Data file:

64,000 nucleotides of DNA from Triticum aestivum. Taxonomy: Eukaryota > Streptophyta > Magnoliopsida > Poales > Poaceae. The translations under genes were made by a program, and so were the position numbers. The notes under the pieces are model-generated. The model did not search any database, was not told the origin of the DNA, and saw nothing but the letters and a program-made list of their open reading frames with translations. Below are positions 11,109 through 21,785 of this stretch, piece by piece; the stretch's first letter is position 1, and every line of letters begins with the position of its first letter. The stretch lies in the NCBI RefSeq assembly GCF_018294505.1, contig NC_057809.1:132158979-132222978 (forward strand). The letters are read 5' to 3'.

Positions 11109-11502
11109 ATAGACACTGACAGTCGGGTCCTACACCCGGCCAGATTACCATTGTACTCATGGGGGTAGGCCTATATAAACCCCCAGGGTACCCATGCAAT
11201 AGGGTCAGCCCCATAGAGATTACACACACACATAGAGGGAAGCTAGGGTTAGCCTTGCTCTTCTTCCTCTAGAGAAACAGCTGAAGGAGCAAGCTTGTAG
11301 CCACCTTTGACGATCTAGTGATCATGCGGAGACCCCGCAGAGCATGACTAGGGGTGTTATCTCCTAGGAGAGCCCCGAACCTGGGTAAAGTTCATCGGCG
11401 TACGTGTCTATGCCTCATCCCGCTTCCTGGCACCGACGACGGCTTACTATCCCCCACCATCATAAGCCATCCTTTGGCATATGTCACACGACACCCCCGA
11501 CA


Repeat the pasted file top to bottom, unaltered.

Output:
64,000 nucleotides of DNA from Triticum aestivum. Taxonomy: Eukaryota > Streptophyta > Magnoliopsida > Poales > Poaceae. The translations under genes were made by a program, and so were the position numbers. The notes under the pieces are model-generated. The model did not search any database, was not told the origin of the DNA, and saw nothing but the letters and a program-made list of their open reading frames with translations. Below are positions 11,109 through 21,785 of this stretch, piece by piece; the stretch's first letter is position 1, and every line of letters begins with the position of its first letter. The stretch lies in the NCBI RefSeq assembly GCF_018294505.1, contig NC_057809.1:132158979-132222978 (forward strand). The letters are read 5' to 3'.

Positions 11109-11502
11109 ATAGACACTGACAGTCGGGTCCTACACCCGGCCAGATTACCATTGTACTCATGGGGGTAGGCCTATATAAACCCCCAGGGTACCCATGCAAT
11201 AGGGTCAGCCCCATAGAGATTACACACACACATAGAGGGAAGCTAGGGTTAGCCTTGCTCTTCTTCCTCTAGAGAAACAGCTGAAGGAGCAAGCTTGTAG
11301 CCACCTTTGACGATCTAGTGATCATGCGGAGACCCCGCAGAGCATGACTAGGGGTGTTATCTCCTAGGAGAGCCCCGAACCTGGGTAAAGTTCATCGGCG
11401 TACGTGTCTATGCCTCATCCCGCTTCCTGGCACCGACGACGGCTTACTATCCCCCACCATCATAAGCCATCCTTTGGCATATGTCACACGACACCCCCGA
11501 CA